Darkness is falling and, on the other side of Interstate 15, which runs through the desert towards Los Angeles in one direction and to Salt Lake City in the other, the neon of the Strip is glowing brightly and blazing new worlds dance across the surface of the Sphere.
On this side of the freeway, just off Dean Martin Drive, there is a small side road where everything feels quiet. Inside one of the nondescript units on an industrial estate, Devin Haney is finishing another gruelling training session as he prepares for the next test of his young life.
Haney is still only 24 but he is on every respected list of the top 10 pound-for-pound fighters in the world. He was a boxing prodigy and wherever he went, his friends said people used to watch him box and say ‘who’s that kid?’. The response was always: ‘That’s Devin Haney from Vegas.’
Haney is part of an inspirational partnership with his father and trainer, Bill, who served time for drugs offences in his youth and then devoted himself to ensuring that Devin did not follow the same path.
The family moved from Oakland to Vegas, where Bill set up a boxing gym when he realised Devin had a special talent. ‘My dad has been everything,’ Haney says. ‘I wouldn’t be in this position if it wasn’t for my dad.’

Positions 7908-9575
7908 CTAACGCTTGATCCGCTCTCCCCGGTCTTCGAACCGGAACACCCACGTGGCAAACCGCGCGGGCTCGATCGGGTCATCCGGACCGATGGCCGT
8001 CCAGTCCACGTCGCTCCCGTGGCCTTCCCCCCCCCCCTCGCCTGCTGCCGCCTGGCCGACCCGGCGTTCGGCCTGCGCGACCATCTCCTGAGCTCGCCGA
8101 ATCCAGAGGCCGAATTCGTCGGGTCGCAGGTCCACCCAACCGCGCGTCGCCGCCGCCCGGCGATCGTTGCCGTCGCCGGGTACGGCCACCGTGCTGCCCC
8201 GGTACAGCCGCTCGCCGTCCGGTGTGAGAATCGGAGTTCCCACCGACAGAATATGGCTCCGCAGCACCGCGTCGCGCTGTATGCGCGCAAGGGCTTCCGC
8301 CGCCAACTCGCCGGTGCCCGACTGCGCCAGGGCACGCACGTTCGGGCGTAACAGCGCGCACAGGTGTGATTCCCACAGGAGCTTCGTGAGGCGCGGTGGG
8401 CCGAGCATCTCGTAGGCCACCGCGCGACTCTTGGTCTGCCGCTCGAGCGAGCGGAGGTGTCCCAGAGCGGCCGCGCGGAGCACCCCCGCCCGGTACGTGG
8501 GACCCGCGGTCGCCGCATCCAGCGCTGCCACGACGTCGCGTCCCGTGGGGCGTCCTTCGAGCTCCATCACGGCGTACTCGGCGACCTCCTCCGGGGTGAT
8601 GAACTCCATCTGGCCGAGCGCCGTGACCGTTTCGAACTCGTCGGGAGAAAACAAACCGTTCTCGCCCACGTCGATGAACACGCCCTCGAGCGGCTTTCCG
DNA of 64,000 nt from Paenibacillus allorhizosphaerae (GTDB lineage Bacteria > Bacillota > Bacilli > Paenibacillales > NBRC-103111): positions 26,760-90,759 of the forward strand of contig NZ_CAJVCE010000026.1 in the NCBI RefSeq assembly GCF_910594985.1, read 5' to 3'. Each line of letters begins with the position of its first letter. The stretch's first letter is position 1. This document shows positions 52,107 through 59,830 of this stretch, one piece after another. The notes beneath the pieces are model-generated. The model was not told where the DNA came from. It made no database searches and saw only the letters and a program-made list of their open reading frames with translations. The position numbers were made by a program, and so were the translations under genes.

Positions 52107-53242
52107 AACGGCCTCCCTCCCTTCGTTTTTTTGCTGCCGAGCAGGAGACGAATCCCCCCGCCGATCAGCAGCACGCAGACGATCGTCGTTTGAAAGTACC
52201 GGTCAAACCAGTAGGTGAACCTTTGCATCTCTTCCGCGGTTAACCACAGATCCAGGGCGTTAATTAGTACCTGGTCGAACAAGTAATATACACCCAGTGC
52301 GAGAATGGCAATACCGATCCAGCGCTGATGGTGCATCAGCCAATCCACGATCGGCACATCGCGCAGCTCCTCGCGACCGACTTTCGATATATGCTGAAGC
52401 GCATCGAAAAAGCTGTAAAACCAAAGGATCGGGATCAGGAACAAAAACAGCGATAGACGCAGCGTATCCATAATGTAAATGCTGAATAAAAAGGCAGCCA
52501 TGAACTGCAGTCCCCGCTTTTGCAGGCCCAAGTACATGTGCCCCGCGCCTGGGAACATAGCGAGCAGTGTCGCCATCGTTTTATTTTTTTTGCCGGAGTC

Devin Haney may be just 24, but he’s a prodigy who has caught people’s eye since childhood
The Las Vegas native was the first lightweight man to hold all four belts of the four-belt era
Haney’s demolition of Vasiliy Lomachenko has inspired the fighter to move up a division
Haney won his first world title when he was 21. Until he gave one of the belts up recently, he was the undisputed lightweight world champion, the first man to hold all the titles at the weight in the four-belt era.
This year, he defeated the great Vasiliy Lomachenko in a classic fight at the MGM Grand to retain his titles with a unanimous points decision.
Now, he faces the next big test of his career as he moves up to light welterweight to fight Regis Prograis for the WBC world title on December 9 in San Francisco where he will try to become a two-weight world champion, the latest step towards his goal of becoming recognised as one of the greatest fighters in the history of the sport.
He objects straight away when I mention that his lightweight belts have gone now that he has moved up into the 140lb class. ‘No, no, no, no,’ he says. ‘The belts aren’t gone. I am still champion of the 135lb division. I still hold the WBA, IBF and WBO belts so they’re not gone.
‘One belt is gone but I still have the others. They will be gone. When I decide they’ll be gone, then they’ll be gone but, as of right now, I worked hard to get them so I don’t want to give them up just for fun. Eventually they’ll be gone, but right now, I’ve got them.’
Haney is engaging company, thoughtful, assertive, dismissive of rivals, respectful to the greats of the past, a student of the sport and a man supremely confident in his own ability without appearing arrogant. He knows that the fight against Prograis represents the gateway to a new chapter.